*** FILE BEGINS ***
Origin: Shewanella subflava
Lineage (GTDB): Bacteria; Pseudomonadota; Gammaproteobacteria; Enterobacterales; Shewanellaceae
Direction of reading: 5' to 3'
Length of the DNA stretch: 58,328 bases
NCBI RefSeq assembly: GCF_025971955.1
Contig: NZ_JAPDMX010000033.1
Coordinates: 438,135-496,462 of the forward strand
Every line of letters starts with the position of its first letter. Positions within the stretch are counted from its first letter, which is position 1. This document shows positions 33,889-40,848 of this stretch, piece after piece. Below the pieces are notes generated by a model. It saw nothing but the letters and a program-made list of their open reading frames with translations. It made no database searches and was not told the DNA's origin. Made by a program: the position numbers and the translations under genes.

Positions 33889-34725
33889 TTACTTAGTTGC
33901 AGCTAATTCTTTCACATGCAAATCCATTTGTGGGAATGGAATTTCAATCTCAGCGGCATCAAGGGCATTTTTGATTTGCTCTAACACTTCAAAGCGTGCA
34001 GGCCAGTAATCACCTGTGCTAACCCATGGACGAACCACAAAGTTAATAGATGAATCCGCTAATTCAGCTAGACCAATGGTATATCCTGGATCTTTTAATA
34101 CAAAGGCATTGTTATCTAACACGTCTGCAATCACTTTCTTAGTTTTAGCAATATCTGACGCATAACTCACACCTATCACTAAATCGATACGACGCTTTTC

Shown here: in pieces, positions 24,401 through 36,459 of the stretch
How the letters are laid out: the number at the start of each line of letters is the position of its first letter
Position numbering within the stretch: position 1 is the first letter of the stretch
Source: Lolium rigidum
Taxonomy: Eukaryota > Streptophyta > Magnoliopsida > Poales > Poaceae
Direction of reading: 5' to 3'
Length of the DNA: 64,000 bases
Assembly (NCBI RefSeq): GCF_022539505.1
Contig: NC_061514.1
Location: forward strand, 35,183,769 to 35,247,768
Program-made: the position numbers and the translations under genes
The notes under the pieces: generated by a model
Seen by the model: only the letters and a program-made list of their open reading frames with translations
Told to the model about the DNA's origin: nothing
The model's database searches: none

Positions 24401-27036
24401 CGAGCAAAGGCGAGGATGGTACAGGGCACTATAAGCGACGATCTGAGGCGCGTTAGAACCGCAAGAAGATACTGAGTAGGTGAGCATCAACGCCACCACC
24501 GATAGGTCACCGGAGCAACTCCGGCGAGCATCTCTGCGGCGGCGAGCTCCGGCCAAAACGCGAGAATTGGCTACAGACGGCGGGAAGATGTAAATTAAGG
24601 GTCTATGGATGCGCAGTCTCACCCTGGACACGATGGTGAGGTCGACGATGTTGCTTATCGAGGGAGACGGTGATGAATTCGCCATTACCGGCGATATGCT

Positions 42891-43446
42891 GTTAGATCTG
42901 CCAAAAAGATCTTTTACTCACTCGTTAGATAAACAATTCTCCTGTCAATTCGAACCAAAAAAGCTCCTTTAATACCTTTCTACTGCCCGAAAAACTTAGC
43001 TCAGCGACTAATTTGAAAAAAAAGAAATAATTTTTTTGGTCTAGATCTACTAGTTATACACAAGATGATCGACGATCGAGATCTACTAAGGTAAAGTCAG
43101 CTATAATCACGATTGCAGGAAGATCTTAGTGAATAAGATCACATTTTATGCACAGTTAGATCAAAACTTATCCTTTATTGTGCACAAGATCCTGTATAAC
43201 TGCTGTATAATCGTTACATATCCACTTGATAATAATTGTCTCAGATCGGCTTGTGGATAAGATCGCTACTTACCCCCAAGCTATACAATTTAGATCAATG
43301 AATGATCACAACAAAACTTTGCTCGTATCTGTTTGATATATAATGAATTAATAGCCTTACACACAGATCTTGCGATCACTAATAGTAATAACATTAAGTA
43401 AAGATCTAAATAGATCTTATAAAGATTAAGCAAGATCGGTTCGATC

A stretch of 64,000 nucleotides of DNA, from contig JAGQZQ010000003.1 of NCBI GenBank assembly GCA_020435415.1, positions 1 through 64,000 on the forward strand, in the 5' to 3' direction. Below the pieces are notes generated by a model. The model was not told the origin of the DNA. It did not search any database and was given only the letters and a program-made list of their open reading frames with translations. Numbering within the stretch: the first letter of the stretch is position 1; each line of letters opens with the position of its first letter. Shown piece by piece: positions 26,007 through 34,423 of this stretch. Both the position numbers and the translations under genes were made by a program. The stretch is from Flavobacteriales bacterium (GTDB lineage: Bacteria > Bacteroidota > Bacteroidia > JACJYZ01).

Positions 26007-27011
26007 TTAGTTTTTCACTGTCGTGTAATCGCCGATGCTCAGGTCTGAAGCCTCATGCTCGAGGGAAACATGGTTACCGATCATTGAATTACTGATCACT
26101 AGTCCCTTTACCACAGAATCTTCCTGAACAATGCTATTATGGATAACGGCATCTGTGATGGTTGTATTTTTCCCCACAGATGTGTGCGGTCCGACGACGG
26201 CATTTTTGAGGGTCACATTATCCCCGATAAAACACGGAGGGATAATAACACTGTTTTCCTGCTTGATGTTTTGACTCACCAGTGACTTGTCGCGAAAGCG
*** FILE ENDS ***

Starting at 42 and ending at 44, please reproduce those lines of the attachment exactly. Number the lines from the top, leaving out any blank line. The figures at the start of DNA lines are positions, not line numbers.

Positions 26007-27011
26007 TTAGTTTTTCACTGTCGTGTAATCGCCGATGCTCAGGTCTGAAGCCTCATGCTCGAGGGAAACATGGTTACCGATCATTGAATTACTGATCACT
26101 AGTCCCTTTACCACAGAATCTTCCTGAACAATGCTATTATGGATAACGGCATCTGTGATGGTTGTATTTTTCCCCACAGATGTGTGCGGTCCGACGACGG